One night too long ago to mention, I lay in my bunk aboard the destroyer USS Joseph P. Kennedy Jr. watching condensation bead up on the hull and realizing suddenly that there was scarcely a half-inch of steel between me and the ocean.
At age 19, it was my first intimation of mortality.
But while that half-inch didn’t seem like a lot, it was a fact of life in the Navy’s so-called tin-can fleet. Destroyers, then and now, are light, fast and maneuverable, but not particularly good at absorbing punishment.
Destroyer crews understand this and practice incessantly at damage control — the art of defending the ship in the face of the most appalling challenges.
So whatever else happened last Friday, 50-some miles at sea off the Japanese coast, the damage–control parties of USS Fitzgerald seem to have gotten it right. The brass called them heroes over the weekend, and I’m not going to argue.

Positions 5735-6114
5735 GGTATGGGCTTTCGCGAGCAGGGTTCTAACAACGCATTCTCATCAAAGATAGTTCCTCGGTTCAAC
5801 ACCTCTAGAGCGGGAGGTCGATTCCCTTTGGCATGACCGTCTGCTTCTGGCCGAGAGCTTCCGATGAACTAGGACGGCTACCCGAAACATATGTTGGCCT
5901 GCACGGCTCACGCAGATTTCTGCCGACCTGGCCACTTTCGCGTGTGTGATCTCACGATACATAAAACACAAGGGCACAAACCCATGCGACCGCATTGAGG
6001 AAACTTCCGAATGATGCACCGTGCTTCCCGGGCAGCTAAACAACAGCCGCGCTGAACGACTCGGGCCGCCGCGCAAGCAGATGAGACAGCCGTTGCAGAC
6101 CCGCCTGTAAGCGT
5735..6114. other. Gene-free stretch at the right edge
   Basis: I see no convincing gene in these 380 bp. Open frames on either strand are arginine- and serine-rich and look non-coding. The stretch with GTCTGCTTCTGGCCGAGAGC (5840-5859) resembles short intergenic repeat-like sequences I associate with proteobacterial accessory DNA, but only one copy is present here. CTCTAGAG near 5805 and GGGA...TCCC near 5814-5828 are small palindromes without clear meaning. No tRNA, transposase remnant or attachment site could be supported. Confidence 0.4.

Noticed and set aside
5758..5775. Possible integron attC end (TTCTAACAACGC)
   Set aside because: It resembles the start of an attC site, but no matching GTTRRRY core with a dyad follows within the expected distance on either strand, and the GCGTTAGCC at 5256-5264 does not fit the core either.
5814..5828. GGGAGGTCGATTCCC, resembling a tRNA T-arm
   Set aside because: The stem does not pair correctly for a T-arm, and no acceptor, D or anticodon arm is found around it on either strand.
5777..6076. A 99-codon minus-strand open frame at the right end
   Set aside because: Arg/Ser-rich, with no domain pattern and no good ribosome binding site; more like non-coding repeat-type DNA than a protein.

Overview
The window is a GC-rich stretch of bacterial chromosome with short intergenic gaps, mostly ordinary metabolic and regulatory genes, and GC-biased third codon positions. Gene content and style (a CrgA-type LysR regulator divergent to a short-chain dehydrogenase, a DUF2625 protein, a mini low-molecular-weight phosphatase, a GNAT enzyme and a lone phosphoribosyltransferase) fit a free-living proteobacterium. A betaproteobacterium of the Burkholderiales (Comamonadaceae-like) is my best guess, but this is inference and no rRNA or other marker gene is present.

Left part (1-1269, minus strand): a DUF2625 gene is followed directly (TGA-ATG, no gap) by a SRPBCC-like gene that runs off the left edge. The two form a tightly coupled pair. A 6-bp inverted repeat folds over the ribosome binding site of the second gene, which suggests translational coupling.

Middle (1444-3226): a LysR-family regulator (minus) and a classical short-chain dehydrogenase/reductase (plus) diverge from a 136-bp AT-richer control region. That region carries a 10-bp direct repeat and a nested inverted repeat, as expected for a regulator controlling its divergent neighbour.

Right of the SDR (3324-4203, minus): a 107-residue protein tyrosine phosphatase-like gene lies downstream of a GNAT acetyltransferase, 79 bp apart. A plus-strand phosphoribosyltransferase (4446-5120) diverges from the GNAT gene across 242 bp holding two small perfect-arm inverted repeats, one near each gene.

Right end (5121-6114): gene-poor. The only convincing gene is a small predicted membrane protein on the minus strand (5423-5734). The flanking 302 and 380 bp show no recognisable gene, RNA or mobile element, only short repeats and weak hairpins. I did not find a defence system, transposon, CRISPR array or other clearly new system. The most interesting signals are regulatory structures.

Fitzgerald, at 8,900 tons, was struck directly in its forward starboard quarter by a massive container-cargo freighter, the 29,000-ton ACX Crystal, at about 2:30 a.m. Some two-thirds of the crew would’ve been off-duty, presumably sleeping, when the impact occurred, causing substantial hull damage and massive flooding. Seven sailors died.
It’s far too early to draw even speculative conclusions about the collision, but the question is inescapable: How could a nimble warship like Fitzgerald allow herself to be run down by a lumbering, cargo-container laden freighter?
Several things stand out.
- The collision occurred in an extremely busy shipping lane — some 400 ships per day pass through it — so Fitzgerald should have been on heightened alert.
- No matter the formal rules of the road, as a practical matter a 29,000-ton freighter always has the right-of-way so far as a thin-skinned destroyer is concerned.
- Presumably the freighter was equipped with a transponder, and should have been squawking its position, speed and other relevant data automatically; Fitzgerald…